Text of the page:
When looking for assistance caring for a loved one the options are numerable. There is home health, assisted living, skilled nursing, hospice, just to name a few. In this article, we will focus on what is Assisted Living.
The dictionary defines Assisted Living as a noun. “Housing for elderly or disabled people that provides nursing care, housekeeping, and prepared meals as needed.” Assisted living encompasses much more than the standard definition. It is also:
- A long-term care option that combines housing, support services and health care, as needed.
- A place to receive assistance with meals, medication management, assistance with bathing, dressing, etc.
- A place where residents may or may not have memory disorders.
- A place where Residents may need help with mobility, incontinence or other challenges.
There are different types of licensure for Assisted Livings as well as philosophies of the management that run them. Once the decision is made to move forward with placing a loved one in assisted living, be sure to do due diligence in finding the best possible place for your love one to reside.
What are the different types of Assisted Living?
There are three different types of Assisted Livings classified by the Texas Department of Aging and Disability Services, Type A, Type B and Type C. The categorization is linked to life safety code and evacuation procedures. Type A In a type A facility, Resident’s should be able to be physically and mentally able to evacuate a facility without any assistance from staff during sleeping hours. These Resident’s should be capable of following directions in an emergency situation. Type B Residents who require assistance, either physically and/or mentally, to evacuate a facility under emergency conditions can reside in a type B facility. This would include Residents who need assistance during nighttime sleeping hours and/or require assistance transferring from a wheelchair. Type C Type C facilities is a four-bed or less home that at minimum meet standards with the Texas Department of Aging and Disability Services adult foster care. In short, if your loved one is mentally and physically fit and would be able to leave the building in case of an emergency, they could go to a type A. If they sustained a fall or had a cognitive decline, they might then have to transition to a type B facility. This is important to know as a family member assisting a loved one transitioning to an assisting living. If your loved one has a fall at assisted living, type A, and now requires physical assistance, they might need to be transferred to a new community with different licensing or the family might need to provide extra provisions such as a caregiver to be with their loved one. In such an important transition of someone’s life, it is important to understand the different types of Assisted Livings.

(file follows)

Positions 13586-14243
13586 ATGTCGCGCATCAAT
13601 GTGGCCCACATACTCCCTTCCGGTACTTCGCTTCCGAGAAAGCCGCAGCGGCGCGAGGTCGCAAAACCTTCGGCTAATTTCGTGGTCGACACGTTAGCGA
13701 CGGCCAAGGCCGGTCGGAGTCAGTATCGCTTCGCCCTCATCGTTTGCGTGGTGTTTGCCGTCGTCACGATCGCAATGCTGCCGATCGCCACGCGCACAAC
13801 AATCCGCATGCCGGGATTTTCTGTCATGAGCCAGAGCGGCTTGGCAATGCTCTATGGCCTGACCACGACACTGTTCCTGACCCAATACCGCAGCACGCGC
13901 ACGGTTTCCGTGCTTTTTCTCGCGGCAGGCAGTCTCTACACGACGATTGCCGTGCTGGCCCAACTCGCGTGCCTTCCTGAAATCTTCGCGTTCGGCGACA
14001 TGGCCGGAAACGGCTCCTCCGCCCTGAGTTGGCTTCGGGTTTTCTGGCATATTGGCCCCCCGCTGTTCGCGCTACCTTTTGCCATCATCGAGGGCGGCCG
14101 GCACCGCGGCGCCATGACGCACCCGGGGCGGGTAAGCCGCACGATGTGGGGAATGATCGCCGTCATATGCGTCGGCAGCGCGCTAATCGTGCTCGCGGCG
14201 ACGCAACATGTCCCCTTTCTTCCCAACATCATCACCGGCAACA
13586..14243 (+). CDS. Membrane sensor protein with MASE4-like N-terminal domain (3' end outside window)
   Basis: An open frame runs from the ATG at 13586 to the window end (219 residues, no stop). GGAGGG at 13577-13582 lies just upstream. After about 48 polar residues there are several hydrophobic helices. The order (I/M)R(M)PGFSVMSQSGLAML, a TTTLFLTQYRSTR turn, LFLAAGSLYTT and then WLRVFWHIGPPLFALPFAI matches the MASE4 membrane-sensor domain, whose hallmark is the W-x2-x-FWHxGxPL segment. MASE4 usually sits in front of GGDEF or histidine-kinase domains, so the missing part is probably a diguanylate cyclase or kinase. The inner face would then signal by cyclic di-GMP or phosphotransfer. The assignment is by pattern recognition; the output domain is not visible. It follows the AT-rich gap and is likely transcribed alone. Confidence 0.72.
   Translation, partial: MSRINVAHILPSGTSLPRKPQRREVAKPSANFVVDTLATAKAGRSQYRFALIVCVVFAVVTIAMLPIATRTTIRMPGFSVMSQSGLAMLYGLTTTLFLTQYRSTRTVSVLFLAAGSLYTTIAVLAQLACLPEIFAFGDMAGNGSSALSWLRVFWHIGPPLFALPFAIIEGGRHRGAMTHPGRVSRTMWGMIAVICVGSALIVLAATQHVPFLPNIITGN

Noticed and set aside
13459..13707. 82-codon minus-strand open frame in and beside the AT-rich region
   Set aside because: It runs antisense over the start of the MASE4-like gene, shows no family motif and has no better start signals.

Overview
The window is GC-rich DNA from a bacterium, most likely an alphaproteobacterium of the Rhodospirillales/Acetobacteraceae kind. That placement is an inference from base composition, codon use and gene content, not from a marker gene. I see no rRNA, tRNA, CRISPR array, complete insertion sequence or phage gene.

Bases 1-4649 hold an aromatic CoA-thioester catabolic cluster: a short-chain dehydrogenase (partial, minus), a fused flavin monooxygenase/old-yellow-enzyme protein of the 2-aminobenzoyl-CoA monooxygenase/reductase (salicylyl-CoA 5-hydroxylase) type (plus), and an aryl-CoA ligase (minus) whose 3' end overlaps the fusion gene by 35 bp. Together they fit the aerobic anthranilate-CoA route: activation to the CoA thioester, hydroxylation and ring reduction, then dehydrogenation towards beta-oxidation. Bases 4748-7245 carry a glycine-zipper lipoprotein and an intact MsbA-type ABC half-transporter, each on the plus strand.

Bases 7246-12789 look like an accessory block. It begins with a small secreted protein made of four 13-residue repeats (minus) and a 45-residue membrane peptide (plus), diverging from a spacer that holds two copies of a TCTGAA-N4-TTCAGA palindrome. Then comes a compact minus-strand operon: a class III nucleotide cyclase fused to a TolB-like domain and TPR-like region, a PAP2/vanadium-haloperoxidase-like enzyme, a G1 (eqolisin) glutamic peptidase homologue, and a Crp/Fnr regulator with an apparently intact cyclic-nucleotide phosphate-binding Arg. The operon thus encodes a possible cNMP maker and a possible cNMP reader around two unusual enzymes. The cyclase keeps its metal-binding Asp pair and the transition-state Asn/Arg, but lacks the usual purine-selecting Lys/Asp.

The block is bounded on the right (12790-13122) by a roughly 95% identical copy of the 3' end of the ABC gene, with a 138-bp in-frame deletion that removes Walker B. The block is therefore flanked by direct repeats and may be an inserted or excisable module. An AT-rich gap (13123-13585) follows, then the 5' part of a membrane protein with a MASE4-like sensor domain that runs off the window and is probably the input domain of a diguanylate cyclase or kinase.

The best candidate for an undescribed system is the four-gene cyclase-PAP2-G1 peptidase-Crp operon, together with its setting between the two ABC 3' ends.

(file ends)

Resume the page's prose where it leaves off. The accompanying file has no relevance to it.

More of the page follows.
What To Look For When Visiting Residences?
People don’t just tour assisted livings because they have an extra hour on their hands. People tour because something has happened to a loved one (or themselves) in which they have decided a change is necessary. Upon looking, many people can be overwhelmed by whatever catalyst has brought them to the assisted living location. When going to tour try to keep in mind the following things that might help in making an informed decision:
- A well-designed community which will meet the needs of your loved one
- An easy to follow floor plan
- Wheelchair and walker adapted doorways, hallways and rooms
- Handrails to aid in walking
- Easy to reach cabinets and shelves
- Flooring made of non-skid materials and carpet made to ease walking
- Natural and artificial lighting appropriately placed
- An environment clean, free of odors and appropriately heated and cooled.
In addition to the above mentioned observations, ask questions including:
- What is the staffing ratio?
- What is the turnover rate?
- Is the community an age in place community?
- What are the background qualifications of key personnel?
- What is the occupancy rate?
- How many beds is the community licensed for?
- What steps are needed prior to moving in?
Thoughtful observations and questions will give you and your family a better feel of the community and increase the chances of finding the perfect location.